You just never know what you'll find when you troll the Web. This image has been up on Comic Art Fans for 5 years, but I just now discovered it! Sheesh! Many thanks to the site, and the art's owner for sharing this extremely rare piece! This is very likely the ONLY known page of 1940's superhero art by Jack Cole known to exist. It's the splash page from Silver Streak #10 (Lev Gleason, May 1941).
Note the "Good Luck" at the bottom. Could that be a note of encouragement to an aspiring comic book artist from Jack Cole himself? It's known that many comic book artists of the time gave pages of their original art to young visitors and fans as gifts.
Even more interesting is the fact that this page is hand-colored, presumably by Jack Cole himself. Did Cole, before sending this page in the mail to a fan, perhaps take an hour or two and apply some color? I have long suspected that Cole colored at least some of his stories. He liked to do everything on his stories, if possible, from writing, penciling, and inking... and probably in some cases, coloring. At any rate, this page -- if it was colored by Jack Cole -- provides a clue as to the sort of color palette Cole preferred (at least in 1941!).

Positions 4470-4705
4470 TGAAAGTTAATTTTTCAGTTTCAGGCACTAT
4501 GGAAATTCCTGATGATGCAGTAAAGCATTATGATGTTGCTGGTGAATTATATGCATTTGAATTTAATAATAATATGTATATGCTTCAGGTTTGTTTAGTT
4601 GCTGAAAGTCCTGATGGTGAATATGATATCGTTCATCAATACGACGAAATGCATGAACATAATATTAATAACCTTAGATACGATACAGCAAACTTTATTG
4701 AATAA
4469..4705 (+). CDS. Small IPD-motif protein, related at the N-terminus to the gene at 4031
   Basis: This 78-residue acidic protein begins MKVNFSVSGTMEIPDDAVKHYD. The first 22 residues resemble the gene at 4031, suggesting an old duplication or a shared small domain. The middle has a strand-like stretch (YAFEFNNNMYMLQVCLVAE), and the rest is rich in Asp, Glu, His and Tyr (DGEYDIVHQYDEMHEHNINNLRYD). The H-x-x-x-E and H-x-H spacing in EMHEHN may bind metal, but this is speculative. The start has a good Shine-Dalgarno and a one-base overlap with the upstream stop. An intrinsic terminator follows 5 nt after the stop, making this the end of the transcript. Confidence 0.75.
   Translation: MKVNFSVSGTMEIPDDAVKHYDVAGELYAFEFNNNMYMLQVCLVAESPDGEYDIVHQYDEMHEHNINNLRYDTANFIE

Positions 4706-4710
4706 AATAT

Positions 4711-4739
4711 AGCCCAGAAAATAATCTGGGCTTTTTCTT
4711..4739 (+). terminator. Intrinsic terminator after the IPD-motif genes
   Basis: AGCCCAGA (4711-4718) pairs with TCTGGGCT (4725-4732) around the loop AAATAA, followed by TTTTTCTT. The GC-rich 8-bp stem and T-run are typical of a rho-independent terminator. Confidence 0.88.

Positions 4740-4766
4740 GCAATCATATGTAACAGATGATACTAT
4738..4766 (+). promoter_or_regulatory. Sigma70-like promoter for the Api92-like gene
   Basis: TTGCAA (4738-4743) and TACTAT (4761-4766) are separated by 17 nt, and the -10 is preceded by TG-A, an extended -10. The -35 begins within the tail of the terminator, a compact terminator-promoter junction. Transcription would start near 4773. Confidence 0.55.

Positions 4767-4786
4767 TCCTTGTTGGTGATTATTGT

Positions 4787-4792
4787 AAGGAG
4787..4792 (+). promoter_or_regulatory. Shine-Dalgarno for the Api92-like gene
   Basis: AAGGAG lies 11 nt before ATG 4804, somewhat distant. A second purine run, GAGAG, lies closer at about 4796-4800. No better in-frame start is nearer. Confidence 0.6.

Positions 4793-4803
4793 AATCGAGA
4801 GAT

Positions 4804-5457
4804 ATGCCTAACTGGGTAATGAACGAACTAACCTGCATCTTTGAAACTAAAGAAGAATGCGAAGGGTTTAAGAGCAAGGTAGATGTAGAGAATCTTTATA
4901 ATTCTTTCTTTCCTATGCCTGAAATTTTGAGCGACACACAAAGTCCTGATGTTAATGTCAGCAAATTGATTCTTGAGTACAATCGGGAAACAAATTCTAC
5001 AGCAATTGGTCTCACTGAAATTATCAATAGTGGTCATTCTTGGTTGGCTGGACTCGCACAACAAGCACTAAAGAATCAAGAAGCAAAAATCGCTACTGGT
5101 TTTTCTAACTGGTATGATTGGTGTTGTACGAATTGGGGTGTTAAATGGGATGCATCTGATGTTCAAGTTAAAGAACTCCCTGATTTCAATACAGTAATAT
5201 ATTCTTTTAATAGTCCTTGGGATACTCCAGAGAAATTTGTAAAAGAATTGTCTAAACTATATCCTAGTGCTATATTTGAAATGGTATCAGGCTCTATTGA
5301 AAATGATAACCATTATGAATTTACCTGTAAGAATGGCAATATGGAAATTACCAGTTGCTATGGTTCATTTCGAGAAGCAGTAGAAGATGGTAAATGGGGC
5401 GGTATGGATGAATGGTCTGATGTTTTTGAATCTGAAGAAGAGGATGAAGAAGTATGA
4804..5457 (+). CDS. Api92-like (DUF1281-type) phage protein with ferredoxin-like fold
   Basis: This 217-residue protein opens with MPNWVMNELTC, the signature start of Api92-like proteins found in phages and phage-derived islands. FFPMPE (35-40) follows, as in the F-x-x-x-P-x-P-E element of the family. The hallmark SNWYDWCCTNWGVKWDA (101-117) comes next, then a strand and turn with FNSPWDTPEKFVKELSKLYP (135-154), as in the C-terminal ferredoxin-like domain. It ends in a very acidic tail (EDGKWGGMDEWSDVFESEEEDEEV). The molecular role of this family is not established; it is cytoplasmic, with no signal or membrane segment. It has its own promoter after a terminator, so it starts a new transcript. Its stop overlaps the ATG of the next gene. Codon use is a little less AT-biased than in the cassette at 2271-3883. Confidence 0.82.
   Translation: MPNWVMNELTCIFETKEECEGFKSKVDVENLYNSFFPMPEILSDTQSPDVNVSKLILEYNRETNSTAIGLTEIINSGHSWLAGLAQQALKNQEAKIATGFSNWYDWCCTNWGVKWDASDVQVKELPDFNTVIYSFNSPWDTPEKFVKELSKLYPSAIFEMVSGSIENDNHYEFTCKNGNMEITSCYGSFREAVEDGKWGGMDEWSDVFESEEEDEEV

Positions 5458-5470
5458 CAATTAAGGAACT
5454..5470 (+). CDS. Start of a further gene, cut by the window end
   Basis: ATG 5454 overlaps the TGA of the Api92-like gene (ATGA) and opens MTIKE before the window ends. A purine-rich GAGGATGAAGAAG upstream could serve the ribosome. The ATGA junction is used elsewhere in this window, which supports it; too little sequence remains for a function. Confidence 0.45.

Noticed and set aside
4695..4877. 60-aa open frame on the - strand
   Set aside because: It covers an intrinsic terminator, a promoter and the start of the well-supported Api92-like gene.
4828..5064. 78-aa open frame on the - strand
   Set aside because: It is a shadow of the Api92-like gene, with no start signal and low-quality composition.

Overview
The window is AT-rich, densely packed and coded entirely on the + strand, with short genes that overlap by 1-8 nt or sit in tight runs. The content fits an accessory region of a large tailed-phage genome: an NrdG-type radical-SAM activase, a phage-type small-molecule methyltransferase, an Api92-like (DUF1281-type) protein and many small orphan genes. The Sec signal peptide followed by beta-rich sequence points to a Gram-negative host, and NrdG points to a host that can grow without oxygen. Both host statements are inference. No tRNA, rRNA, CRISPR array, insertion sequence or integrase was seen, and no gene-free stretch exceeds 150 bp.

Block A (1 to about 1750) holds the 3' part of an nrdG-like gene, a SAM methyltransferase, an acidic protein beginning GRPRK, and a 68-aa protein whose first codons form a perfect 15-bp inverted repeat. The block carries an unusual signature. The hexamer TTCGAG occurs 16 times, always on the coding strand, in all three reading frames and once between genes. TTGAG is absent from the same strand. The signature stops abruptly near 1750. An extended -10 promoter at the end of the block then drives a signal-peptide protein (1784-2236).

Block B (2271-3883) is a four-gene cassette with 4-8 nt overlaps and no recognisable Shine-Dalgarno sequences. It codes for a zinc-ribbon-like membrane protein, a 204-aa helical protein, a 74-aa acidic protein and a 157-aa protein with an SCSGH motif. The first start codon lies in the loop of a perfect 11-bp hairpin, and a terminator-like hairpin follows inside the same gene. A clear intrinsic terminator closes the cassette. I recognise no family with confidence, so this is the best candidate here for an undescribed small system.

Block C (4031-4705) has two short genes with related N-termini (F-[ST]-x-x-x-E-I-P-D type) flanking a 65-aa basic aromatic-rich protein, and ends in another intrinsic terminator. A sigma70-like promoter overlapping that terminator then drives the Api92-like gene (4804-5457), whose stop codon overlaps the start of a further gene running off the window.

A side-by-side comparison of Cole's coloring and the published version (above) reveals that Cole had a more interesting palette, and a very different vision of the visual impact of the art than what was published. The published page has a lot of red and yellow... more garish primary colors. It is also interesting to note that, while the published page's splash panel treats the US map background as merely a non-distinguished field of light orange, Cole gives it a lighter color, making it an art element in the composition. It must have been frustrating for Cole and other artists of the time to create layouts and have the impact of them reduced by slapdash coloring.
I've read that most of the stories at Quality Comics, Cole's main home for most of his career in comics, were colored by the color-blind publisher himself.
The Claw vs. Daredevil story is pretty cool, by the way. We've published it on this blog in black and white, but since we are looking at color... here it is -- in its amazing, bizarre entirety in full, glorious (if sloppy) color, from a recently surfaced nice paper scan. Enjoy!